Learning with Francisco Pacheco. It is not so much about the influence, very light, that Pacheco may have had over the young Diego, but about the humanist climate found in the house of Pacheco, an "informal academy" where a good part of the cult people of Seville (artists, writers and poets, people of science, posh clergymen, lords) would get together every now and then. Without forgetting the library of Pacheco, rich in books from Italian artists and humanists. Additionally, Pacheco, thanks to his connections in Sevilla, was responsible in good way for the appointment of Velazquez as the painter of the king. And finally, Velázquez married Juana, Pacheco's daughter.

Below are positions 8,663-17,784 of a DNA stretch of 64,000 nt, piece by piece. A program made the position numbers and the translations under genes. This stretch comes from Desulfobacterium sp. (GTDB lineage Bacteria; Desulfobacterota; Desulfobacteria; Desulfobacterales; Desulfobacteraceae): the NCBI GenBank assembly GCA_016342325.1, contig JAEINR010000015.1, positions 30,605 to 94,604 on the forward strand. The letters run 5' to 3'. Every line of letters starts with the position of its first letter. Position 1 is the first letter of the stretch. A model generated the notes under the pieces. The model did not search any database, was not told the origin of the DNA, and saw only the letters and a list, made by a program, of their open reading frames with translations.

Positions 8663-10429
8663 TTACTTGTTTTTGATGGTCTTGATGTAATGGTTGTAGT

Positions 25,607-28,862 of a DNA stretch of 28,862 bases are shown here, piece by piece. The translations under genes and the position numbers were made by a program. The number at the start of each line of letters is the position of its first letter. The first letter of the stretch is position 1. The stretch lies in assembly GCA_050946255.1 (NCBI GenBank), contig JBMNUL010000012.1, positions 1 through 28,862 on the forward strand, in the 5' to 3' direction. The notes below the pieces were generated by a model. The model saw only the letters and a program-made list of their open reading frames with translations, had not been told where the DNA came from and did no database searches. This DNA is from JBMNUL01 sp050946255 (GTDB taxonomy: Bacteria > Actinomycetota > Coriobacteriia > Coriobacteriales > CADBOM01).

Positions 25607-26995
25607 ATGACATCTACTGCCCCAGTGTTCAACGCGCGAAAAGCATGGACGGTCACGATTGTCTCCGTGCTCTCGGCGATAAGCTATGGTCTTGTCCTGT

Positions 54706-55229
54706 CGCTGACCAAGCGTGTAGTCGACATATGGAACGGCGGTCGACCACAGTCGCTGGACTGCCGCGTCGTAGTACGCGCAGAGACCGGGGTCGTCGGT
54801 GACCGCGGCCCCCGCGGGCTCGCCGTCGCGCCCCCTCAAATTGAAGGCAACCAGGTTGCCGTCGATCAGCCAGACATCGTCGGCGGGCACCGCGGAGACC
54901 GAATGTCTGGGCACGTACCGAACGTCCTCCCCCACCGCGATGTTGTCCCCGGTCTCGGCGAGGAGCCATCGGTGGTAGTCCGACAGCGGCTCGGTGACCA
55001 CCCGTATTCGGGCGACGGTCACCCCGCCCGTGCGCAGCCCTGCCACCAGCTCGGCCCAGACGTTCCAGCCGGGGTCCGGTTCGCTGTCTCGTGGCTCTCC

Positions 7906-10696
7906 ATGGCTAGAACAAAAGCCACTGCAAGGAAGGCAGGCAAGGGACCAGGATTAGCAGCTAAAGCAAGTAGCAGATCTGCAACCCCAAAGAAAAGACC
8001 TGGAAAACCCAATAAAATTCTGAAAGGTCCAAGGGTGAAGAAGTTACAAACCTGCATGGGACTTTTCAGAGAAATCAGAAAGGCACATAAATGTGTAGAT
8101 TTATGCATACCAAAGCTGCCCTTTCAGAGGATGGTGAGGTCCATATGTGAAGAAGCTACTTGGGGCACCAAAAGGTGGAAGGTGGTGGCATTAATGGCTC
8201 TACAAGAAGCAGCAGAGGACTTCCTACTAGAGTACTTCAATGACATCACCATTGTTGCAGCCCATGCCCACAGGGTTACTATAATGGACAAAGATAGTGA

The encounter with Felipe IV in 1623, was the key to a relationship that lasted until the death of the painter. An intense and continuous relation, thanks to installing the workshop of the painter in the royal palace, that also had privileged moments, like the "day of Aragón" when Velazquez joins the king to make the famous portrait of Fraga. We can guess some level of complicity between the king and the artist, both men of the same generation.
The encounter with Italy, counseled by Rubens, in two episodes: 1629-31 and 1649-51. The first part allowed the painter to discover another technique, let go of the usual themes, submerge in the color of Venetian paintings, and painting in the open air. While the second visit gave him the knowledge of the Ancient art, and founded his fame among Italian artists and the high Church. And not to forget his relationship with a woman, from who we still know little, who was the mother of his only son.